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  • A New Portrait of William of OrangeThe Year in the Netherlands
  • Monica Soeting (bio)

Most national anthems, it is safe to say, sing the praises of the land, the king or queen, or everything that is typical of the nation. Not the Dutch anthem though. The Dutch anthem, "Het Wilhelmus," is an autobiographical verse as supposedly sung by Willem van Oranje-Nassau. "Wilhelmus van Nassouwe," reads the first of the fifteen stanzas, "ben ik, van Duitse bloed / den vaderland getrouwe / blijf ik tot in den dood. / Een Prinse van Oranje / ben ik, vrij, onverveerd, / den Koning van Hispanje / heb ik altijd geëerd." Which means, in brief: I am of German blood, as a Prince of Orange, I am free and fearless and have always honored the King of Spain. Three nations are sung here: Germany, France, and Spain. But not the Netherlands. So who was this free and fearless man? And how could his autobiographical song become the national anthem of the Netherlands?

William of Orange was a German count, born in the German county of Dillenburg in 1533. When he was eleven years old, he inherited the princedom of Orange in France from his cousin René of Chalon, plus several effects in what is now Belgium, the Netherlands, and Germany. In order to obtain these possessions, William first had to gain permission from the Holy Roman Emperor Charles V, the Archduke of Austria and King of Spain. They were given to him under the condition that he would be raised and educated at the court of the emperor's sister Mary of Hungary in Breda.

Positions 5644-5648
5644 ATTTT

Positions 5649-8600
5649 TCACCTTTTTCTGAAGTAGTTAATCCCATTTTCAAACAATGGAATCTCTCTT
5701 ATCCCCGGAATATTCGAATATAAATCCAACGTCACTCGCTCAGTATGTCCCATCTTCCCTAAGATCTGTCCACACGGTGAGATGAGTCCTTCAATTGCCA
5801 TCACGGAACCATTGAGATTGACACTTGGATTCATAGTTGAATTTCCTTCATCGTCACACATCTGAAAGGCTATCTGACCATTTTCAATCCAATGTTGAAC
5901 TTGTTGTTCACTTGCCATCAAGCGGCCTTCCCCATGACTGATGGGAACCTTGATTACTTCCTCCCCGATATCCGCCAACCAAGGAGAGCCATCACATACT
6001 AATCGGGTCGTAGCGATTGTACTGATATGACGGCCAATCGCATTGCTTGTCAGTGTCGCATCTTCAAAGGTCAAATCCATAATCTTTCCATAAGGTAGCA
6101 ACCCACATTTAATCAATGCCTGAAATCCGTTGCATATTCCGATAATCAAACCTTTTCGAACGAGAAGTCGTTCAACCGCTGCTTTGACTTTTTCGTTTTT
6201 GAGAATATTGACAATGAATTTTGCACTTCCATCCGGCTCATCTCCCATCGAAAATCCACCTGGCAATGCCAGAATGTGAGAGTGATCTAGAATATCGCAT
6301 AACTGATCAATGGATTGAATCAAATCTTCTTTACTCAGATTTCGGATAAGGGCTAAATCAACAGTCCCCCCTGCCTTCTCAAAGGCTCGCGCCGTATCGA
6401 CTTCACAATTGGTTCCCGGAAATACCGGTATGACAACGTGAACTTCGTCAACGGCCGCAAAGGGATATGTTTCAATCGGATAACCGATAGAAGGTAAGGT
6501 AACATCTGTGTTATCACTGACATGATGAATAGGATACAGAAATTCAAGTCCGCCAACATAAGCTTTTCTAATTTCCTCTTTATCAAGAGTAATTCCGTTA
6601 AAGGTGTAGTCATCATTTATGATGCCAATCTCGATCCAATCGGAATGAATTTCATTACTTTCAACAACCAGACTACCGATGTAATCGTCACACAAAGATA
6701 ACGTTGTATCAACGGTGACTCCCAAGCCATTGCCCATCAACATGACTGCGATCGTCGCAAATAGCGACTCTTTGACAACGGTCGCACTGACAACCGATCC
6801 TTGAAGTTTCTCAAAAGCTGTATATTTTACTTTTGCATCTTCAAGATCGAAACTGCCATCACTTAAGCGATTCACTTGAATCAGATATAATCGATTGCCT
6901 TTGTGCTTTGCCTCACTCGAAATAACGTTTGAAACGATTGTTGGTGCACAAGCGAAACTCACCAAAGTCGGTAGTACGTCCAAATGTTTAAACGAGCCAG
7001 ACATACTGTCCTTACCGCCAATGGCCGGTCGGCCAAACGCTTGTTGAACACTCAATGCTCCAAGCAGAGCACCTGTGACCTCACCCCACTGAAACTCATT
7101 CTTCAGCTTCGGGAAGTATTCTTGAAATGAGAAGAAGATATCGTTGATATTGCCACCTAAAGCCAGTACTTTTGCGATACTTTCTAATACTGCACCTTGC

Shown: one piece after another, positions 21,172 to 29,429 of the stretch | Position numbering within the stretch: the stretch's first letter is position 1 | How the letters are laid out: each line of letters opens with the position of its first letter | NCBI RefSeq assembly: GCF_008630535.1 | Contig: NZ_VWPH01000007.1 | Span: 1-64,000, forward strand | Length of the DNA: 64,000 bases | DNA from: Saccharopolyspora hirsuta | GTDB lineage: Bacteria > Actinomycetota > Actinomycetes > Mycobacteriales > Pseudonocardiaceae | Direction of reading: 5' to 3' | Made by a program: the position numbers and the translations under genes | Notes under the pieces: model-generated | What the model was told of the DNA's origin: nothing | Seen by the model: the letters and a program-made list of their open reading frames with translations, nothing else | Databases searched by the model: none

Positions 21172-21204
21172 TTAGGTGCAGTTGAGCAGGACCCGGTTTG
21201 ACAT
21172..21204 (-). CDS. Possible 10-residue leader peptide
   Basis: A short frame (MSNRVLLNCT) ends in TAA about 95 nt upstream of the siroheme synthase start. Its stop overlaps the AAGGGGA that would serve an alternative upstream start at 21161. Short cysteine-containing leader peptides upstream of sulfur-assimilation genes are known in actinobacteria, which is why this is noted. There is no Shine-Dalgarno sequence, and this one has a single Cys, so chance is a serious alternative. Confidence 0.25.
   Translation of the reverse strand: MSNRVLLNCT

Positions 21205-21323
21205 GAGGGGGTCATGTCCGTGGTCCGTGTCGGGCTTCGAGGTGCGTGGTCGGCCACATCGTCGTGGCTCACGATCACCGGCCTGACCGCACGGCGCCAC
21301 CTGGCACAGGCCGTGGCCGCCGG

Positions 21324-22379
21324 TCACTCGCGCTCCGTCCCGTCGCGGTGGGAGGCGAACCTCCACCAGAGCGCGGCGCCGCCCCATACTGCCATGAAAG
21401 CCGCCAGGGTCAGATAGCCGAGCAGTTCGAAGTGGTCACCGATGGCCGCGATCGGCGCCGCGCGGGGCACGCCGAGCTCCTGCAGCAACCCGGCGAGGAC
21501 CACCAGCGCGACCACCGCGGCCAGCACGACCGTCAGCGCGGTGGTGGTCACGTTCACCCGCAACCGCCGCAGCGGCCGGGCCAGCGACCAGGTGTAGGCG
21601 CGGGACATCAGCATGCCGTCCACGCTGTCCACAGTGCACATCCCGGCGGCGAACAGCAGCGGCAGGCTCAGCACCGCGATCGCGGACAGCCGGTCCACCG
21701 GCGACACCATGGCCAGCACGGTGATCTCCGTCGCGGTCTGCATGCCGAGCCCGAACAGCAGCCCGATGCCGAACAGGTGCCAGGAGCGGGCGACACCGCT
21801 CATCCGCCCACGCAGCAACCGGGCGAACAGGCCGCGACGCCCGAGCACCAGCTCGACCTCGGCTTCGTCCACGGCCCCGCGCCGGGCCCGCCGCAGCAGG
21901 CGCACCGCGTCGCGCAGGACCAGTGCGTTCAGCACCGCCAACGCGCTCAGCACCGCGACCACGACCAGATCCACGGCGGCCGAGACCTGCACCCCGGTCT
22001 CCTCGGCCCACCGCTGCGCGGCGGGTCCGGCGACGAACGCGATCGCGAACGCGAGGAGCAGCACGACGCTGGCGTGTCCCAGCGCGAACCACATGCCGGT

Thus, William grew up to become one of the most important men at the court of Philip II of Spain, Charles's son. However, things took a wrong turn when Philip, in contrast to his father, took a very stern attitude towards the early Protestant movements in the northern parts of his realm, the southern and northern Nether-lands. Nobles who, like William of Orange, took a more moderate attitude toward Calvinists, Lutherans, and Anabaptists were either killed or robbed of their possessions by Philip II. This led to a war of independence in the Netherlands, which was initiated and led by William, his brothers, and allies, and lasted eighty years. It also led to the murder of William in 1584 by a French Roman Catholic called Balthasar Gerard. [End Page 67]

Now, anybody living in the northern, predominantly Protestant part of the Netherlands—"north of the great rivers," as the expression goes—and raised before, say, the last two decades of the twentieth century, was bombarded at school with the story of William of Orange, the father of our fatherland, as he was called. Unfortunate children who, like me, attended several schools because their parents would move their families from one town to another quite frequently, often found themselves learning not much more of Dutch history than the heroic deeds of William of Orange and his tragic death, over and over again. This obsession with William of Orange was an aftereffect of the historical events after 1815, when the Vienna Conference decided that the Dutch Republic should become a monarchy, with a distant relative and namesake of William of Orange as the first king of the Netherlands, and even more so when the Belgians separated themselves from the Netherlands in the 1830s. At this point in time the Netherlands developed into a new nation-state in dire need of a typical Dutch identity, a typical Dutch history, and a typical Dutch hero-cum-martyr. The Eighty Years' War against the Spanish emperor, the struggle for religious freedom, and the sly murder of William of Orange by a French Catholic all fit the bill. So did the autobiographical verse that William had once ordered to be written to convince the Dutch of his good intentions and to boost morale. To affirm this image, in the nineteenth and twentieth century there appeared a plethora of biographies of William of Orange as the father of the fatherland, the redeemer of the Protestant faith, the man who saved "the Dutch" from the Spanish yoke, and who defined the Dutch "character" as freedom-loving, righteous, sober...

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